Received: 12 December 2017
Accepted: 12 December 2017
Can PET/CT help manage ground glass nodules?
“When you can measure what you are speaking about, and
express it in numbers, you know something about it, when
you cannot express it in numbers, your knowledge is of a
meager and unsatisfactory kind; it may be the beginning of
knowledge, but you have scarcely, in your thoughts
advanced to the stage of science.” − Lord Kelvin
In this issue of the JournalofSurgicalOncology, Son et al report that the
maximum standardized uptake value (SUVmax) of preoperative PET/CT
scanmaypredictthedegreeofinvasive lung cancer within ground-glass
nodules (GGN) with and without solid components that are associated with
the spectrum of early adenocarcinoma lesions. This includes adenocarci-
noma in situ (AIS), minimally invasive adenocarcinoma (MIA), and invasive
adenocarcinoma (IA). They studied 190 patients who had undergone
resection for lung adenocarcinoma within GGN over an 11-year period.
A GGN on a CT scan is a frequent incidental clinical finding that can
challenge health care providers. MIA and AIS frequently presents as a
GGN, and may lie dormant or grow slowly over many years.
A part-solid component raises the probability of an IA to 93%.
This knowledge supports the finding of Son et al that the mean
SUVmax increased from 0.53 in the 13 non-solid GGN to a mean of
1.32 in the 177 part-solid GGN. Furthermore, the mean SUVmax
increased from 0.86 for the 38 patients with MIA to 1.32 for the 152
patients with IA. Following known adenocarcinoma, using the findings
of these authors may prove helpful in optimizing the timing for surgery
and other treatments for lung cancer based upon increase in dose-
uptake ratio. This is represented by an increase of in SUVmax by 0.4,
found by Son et al, for part solid lung adenocarcinoma when solid
component reaches 50%. Setting an expected range for SUV due to
part-solid adenocarcinoma and understanding how that range relates
to tumor activity as well as density may, in the future, help thoracic
surgeons to select specific lesions for resection.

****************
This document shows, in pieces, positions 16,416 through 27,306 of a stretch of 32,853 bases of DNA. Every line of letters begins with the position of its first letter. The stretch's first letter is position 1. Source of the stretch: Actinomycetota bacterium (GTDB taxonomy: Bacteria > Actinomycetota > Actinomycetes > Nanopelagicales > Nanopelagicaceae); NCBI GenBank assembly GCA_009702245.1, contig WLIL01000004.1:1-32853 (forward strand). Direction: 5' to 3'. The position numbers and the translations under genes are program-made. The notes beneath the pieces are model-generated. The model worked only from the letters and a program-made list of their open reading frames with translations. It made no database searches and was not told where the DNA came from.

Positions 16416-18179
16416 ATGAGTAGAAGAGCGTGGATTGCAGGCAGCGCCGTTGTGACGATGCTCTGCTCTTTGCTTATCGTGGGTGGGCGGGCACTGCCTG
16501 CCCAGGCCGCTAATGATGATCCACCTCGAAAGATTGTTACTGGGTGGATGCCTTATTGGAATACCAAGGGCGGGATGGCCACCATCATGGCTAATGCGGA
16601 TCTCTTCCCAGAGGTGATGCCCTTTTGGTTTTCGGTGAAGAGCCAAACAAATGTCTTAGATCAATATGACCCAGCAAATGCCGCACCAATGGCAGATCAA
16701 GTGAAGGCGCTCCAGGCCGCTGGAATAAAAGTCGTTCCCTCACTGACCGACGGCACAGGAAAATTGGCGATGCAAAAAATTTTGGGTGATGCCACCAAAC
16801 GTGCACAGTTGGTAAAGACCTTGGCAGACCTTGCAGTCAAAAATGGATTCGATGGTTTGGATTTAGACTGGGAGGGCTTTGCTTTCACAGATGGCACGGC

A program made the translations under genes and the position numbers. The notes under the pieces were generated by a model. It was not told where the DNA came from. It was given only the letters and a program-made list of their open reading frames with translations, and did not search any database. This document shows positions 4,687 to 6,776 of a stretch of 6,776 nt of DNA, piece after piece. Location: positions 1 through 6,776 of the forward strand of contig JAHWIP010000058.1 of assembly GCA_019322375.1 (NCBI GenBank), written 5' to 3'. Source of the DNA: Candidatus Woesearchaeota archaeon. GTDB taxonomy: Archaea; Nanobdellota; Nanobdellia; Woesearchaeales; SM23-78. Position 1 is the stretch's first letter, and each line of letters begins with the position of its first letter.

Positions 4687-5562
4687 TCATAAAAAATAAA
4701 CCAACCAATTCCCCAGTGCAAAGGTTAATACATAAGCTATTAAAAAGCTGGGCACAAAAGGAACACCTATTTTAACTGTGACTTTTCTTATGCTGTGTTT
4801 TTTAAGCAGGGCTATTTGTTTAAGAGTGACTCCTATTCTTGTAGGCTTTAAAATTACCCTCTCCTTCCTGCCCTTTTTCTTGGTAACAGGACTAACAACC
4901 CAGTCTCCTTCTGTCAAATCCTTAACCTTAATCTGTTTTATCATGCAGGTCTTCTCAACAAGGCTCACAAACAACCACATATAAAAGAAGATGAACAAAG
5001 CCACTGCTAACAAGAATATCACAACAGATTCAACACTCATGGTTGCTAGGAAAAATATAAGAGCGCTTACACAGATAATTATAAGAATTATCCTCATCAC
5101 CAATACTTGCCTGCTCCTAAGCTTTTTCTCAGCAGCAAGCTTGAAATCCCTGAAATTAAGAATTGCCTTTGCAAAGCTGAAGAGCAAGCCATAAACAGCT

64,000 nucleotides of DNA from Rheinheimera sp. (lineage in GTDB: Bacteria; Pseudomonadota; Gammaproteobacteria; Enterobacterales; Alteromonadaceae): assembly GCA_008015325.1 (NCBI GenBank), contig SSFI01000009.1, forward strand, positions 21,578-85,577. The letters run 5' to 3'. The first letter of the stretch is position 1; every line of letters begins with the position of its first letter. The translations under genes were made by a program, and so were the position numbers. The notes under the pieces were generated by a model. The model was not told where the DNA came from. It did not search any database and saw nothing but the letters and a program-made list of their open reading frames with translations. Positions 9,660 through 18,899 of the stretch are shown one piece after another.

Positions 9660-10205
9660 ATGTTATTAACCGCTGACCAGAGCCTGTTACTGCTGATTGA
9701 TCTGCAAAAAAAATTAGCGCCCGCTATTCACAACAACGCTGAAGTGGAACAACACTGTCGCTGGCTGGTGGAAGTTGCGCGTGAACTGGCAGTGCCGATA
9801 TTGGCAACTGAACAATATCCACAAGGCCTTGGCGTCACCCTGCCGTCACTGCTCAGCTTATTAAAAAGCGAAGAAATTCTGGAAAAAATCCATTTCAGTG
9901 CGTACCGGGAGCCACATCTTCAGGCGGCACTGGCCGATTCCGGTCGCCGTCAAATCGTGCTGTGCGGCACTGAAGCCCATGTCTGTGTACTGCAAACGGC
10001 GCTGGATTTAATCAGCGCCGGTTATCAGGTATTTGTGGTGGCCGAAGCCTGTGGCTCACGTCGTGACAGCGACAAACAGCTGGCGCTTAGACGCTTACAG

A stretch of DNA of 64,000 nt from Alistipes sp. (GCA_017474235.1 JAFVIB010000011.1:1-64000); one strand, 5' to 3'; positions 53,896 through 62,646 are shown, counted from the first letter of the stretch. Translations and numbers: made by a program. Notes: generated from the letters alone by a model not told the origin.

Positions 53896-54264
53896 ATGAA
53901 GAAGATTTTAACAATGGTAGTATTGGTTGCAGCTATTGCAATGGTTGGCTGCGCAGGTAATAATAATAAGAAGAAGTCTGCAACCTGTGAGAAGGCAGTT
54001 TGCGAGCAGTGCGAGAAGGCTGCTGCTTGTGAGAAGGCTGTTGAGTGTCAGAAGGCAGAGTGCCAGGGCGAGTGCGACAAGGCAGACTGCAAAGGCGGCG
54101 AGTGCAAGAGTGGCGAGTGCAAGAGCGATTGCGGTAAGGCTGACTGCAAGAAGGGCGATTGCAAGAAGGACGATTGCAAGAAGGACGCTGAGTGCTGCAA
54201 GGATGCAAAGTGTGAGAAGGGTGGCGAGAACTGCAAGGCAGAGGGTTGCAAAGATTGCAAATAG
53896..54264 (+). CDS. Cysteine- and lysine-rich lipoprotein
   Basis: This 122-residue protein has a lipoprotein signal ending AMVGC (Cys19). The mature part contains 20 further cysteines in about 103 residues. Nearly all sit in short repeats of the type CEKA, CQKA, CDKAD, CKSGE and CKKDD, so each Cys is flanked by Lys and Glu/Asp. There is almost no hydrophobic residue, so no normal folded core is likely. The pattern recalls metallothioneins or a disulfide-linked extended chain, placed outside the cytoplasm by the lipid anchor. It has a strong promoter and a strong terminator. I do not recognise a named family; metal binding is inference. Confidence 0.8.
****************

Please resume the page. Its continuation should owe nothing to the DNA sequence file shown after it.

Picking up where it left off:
The authors excluded competing causes of findings in order to find
the small difference in relatively low FDG avidity that corresponds with
increasing solid component in adenocarcinoma of lung. In our opinion, the
correlation with invasiveness is intuitive, and may currently be better
served by diagnostic CT that can more accurately quantify solid
component dimension and identify additional features of early adenocar-
cinoma. This includes extension to pleural surface and is often associated
with focal pleural thickening, termed by the authors as a pleural dimple.
The resulting ROC curve demonstrates minimal improvement over
chance in the absence of the full range of pathologic possibilities that
often require consideration at the time of PET/CT scanning prior to
pathologic diagnosis of adenocarcinoma of lung. The exclusion of GGN
inflammatory lesions is largely responsible for the statistical signifi-
cance achieved given the small difference between the mean SUVmax
The difference in SUVmax values appear to closely follow the
extent of solid component as would be expected for more active
tumor, suggesting attention to increases in SUVmax over time may
help to separate benign from malignant causes of GGN. The authors
have thereby provided a reference point for consideration in low FDG
avidity lesions, similar to the identification of a range within low avidity
lesions to support diagnosis of atelectasis by Gerbaudo et al.
We are left to wonder if PET/CT scans have a major contribution
in the management of GGN or part-solid GGN. A part-solid GGN
corresponds to a very high probability of an IA, and the patient should
be treated accordingly. Although there is value in gaining understand-
ing about non-solid GGN with this study that quantified SUVmax, this
may not justify the routine use of PET/CT to evaluate these patients.
PET/CT has proven disappointing for diagnosis of early adenocarci-
noma of lung in which utilization of glucose is not significantly greater
than that of normal lung. PET/CT is valuable for identification of
significant occult extrathoracic primary and metastatic tumors.
Further studies should aim to explore the utility of PET/CT in the
identification of disease spread, as well as clarification between
inflammatory disease and malignant conditions. The authors
concluded that SUVmax is beneficial in identifying whether a tumor
with a GGN was either MIA or IA. For the vast majority of these
patients, this pre-surgical knowledge does not change the surgical
therapy. Perhaps it can convince a reluctant patient to consider
Jeffrey N. Tarascio http://orcid.org/0000-0002-5380-7655
Francine L. Jacobson MD, MPH
Jeffrey N. Tarascio
Sam W. Fox
Brigham and Women's Hospital,
75 Francis St, Boston, Massachusetts 02115
Jeffrey N. Tarascio, Brigham and Women's Hospital,
75 Francis St, Boston, MA 02115.
J Surg Oncol. 2018;117:457–458. wileyonlinelibrary.com/journal/jso © 2018 Wiley Periodicals, Inc.